Born in 1987 near Brussels, Belgium, Julien Libeer’s earliest musical memory was the famous documentary on the recording of West Side Story by Leonard Bernstein. The piano, which he took up at age six, quickly became the faithful companion for expressing a love of music that thrives as much on opera, orchestra, and chamber music as on the piano repertoire.
For five decisive years, French-Polish pedagogue Jean Fassina was the patient, demanding, wise teacher that any aspiring musician should have the chance to encounter. This experience was followed by the equally intense collaboration with Maria João Pires at the Queen Elisabeth Music Chapel, whose advice and support strongly influenced Julien’s views over the last few years.
Julien has performed at the Barbican Hall (London), Auditorio Nacional (Madrid), Palau de la Musica (Barcelona), Elbphilharmonie (Hamburg), and is a regular guest of the Palais des Beaux-Arts (Brussels) and Concertgebouw Amsterdam. In addition, other tours have taken him to Japan (Tokyo, Sumida Tryphony Hall), Lebanon (Beirut Chants festival), Turkey (Ankara Music Festival) and the US (Miami International Piano Festival). He is an artist in residence at Flagey.
He has performed with the Deutsche Kammerphilharmonie Bremen, Brussels Philharmonic, Belgian National Orchestra, Antwerp Symphony Orchestra, Sinfonia Varsovia and New Japan Philharmonic; under conductors including Trevor Pinnock, Jun Märkl, Michel Tabachnik, Augustin Dumay, Hervé Niquet, Joshua Weilerstein and Enrique Mazzola. His dedication to the works of Dinu Lipatti have resulted in warm collaborations with the Bucarest Radio Orchestra, among others.
An accomplished chamber musician, he works on a regular basis with Augustin Dumay, Camille Thomas, Frank Braley, Maria João Pires and Lorenzo Gatto, with whom he has performed the complete Beethoven violin sonatas over several seasons (at venues including Wigmore Hall, Louvre and the Concertgebouw Amsterdam).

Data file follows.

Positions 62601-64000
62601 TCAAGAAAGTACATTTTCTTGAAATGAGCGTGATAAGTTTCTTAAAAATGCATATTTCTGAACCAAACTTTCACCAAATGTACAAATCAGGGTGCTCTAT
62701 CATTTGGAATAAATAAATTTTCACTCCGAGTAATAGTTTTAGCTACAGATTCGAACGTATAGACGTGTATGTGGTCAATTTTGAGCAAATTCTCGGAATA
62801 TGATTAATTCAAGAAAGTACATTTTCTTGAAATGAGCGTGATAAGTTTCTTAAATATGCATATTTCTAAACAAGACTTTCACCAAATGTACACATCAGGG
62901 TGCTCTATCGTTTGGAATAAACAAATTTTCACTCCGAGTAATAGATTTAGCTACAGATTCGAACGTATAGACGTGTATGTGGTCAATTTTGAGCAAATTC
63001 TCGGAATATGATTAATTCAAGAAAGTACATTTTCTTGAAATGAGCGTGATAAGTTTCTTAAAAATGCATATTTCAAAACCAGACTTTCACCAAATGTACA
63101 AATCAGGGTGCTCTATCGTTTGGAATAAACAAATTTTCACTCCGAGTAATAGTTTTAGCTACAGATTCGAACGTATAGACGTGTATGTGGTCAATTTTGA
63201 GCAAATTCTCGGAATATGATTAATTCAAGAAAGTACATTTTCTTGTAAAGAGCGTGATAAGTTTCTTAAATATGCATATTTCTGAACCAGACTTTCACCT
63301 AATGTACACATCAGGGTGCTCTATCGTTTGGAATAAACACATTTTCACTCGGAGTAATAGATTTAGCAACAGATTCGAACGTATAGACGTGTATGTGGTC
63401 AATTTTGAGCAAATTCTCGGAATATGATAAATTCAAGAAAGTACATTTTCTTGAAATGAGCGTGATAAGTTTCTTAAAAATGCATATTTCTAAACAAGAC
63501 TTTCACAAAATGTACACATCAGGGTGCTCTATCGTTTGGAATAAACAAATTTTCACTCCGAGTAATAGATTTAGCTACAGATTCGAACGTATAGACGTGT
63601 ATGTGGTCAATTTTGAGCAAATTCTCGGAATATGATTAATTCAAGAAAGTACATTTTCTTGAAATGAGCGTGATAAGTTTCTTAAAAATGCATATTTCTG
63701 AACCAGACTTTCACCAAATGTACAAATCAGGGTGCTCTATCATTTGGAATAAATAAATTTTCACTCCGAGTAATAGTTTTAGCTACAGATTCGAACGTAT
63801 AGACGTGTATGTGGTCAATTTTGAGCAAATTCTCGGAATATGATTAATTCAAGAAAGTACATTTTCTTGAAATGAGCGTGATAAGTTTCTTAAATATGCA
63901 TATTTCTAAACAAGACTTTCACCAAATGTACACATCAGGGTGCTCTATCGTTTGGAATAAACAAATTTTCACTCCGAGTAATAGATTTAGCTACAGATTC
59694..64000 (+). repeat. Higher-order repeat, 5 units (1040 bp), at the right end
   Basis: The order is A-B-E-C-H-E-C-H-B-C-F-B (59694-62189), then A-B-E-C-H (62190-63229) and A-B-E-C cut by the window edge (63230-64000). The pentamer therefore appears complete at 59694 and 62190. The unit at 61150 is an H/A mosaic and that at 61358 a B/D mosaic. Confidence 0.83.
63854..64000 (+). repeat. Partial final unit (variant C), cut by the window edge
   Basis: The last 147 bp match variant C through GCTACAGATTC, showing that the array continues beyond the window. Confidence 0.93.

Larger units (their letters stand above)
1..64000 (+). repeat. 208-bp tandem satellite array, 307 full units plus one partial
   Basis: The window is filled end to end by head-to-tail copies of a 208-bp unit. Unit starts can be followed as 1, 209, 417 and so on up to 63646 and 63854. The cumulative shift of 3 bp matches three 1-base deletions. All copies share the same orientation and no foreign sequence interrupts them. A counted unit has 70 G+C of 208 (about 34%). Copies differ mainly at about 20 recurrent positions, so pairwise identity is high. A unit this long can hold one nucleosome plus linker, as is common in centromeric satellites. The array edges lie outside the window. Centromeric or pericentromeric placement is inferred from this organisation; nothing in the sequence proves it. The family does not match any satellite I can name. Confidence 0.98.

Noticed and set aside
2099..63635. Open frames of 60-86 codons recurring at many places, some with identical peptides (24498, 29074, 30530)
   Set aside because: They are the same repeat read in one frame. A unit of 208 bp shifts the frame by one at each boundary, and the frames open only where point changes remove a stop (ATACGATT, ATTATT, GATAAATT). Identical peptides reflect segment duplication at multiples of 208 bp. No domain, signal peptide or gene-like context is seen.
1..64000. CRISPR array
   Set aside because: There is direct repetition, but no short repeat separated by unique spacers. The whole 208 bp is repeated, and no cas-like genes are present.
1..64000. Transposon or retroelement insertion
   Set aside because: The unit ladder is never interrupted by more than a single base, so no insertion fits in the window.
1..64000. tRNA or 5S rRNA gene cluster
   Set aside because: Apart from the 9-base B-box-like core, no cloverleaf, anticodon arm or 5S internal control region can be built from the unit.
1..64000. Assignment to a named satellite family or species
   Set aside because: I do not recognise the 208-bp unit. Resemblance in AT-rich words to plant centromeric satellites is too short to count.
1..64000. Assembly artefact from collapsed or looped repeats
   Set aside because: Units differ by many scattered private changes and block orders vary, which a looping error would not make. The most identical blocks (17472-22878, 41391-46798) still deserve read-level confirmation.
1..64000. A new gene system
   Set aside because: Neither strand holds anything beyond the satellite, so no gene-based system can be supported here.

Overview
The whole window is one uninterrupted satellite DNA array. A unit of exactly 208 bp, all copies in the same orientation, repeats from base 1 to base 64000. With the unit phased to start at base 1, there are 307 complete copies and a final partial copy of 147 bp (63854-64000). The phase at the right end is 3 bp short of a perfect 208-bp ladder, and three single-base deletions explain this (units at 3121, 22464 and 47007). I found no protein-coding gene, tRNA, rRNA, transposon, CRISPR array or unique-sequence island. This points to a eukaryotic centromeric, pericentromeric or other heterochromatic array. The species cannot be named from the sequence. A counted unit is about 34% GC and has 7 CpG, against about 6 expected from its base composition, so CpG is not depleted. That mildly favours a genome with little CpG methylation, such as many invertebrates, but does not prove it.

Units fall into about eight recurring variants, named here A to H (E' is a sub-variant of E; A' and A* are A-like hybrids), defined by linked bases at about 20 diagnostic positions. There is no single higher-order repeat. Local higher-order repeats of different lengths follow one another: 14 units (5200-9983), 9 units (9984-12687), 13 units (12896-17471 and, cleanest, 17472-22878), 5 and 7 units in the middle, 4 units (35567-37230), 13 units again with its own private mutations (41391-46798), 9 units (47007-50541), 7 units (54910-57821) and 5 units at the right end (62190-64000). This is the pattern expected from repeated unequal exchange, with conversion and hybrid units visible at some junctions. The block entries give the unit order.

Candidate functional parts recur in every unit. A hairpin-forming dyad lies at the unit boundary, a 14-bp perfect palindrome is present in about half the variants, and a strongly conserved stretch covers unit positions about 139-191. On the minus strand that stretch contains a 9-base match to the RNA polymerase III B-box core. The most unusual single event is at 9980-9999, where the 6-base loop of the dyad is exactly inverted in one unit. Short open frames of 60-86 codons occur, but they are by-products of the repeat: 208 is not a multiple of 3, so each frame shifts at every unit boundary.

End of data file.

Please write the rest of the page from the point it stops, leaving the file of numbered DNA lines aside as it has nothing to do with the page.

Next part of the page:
Highlights of last seasons have included invitations of the Concertgebouw (Amsterdam), Wigmore Hall, Flagey (Brussels) and the Steinway International Concert Series (Cardiff). He was a guest at the Enescu Festival, the Beirut Chants Festival, the Miami International Piano Festival and has performed chamber music concerts at De Doelen (Rotterdam), the Palais des Beaux-Arts (Charleroi) and the Théâtre des Abesses (Paris).
Other recent highlights include the completion of Julien’s complete Beethoven Violin Sonatas recording with Lorenzo Gatto (Alpha Classics), which won the Diapason d’or de l’Année 2016; his debut concerto album featuring Lipatti’s Concertino for piano and orchestra and Mozart’s Piano Concerto No. 27 in B-flat major, KV 595 (Les Métamorphoses Orchestra and conductor Raphaël Feye, on Evil Penguin Records). In addition, he was the recipient of an Echo Klassik Award in 2017 for his album with cellist Camille Thomas. Julien has then moved on to sign with Harmonia Mundi International, releasing an adventurous Bach –Bartók in 2020, followed in 2022 by A Well-tempered Conversation, a conceptual take on Bach’s iconic Well-Tempered Keyboard.
Julien Libeer has studied with Daniel Blumenthal (Royal Conservatory of Brussels), Jean Fassina (Paris) and Maria João Pires, and is an associate artist of the Queen Elisabeth Music Chapel, where he also specialized in chamber music with the members of the Artemis Quartet. Furthermore, he has received the advice of Dmitry Bashkirov, Alfred Brendel, Nelson Delle Vigne-Fabbri, Jura Margulis and Gerhard Schulz (Alban Berg Quartet).
Beyond concertizing, Julien is driven to initiate or collaborate in projects which are rooted in the idea that music, far beyond its esthetic value, can be a force of change for anyone willing to listen. Amongst these projects was Julien hosting a Belgian TV series, that made a case for musical storytelling. He furthermore hosts the Salon Libeer concert series at the Bruges Concertgebouw, in which he joins a fellow musician and a speaker (e.g. philosopher, historian, author), as well as the lecture series Dead or Alive, a philosophical exploration of the shifts in classical music making (in collaboration with LUCA School of Arts and the Catholic University of Leuven.
As the artistic director of the Singing Molenbeek project, he supervises high level choir rehearsals in the primary schools of a Brussels suburb famous for all kinds of wrong reasons. It is Julien’s hope that introducing these children to music, with all its demands and rewards, will help them grow personally and socially.click to download images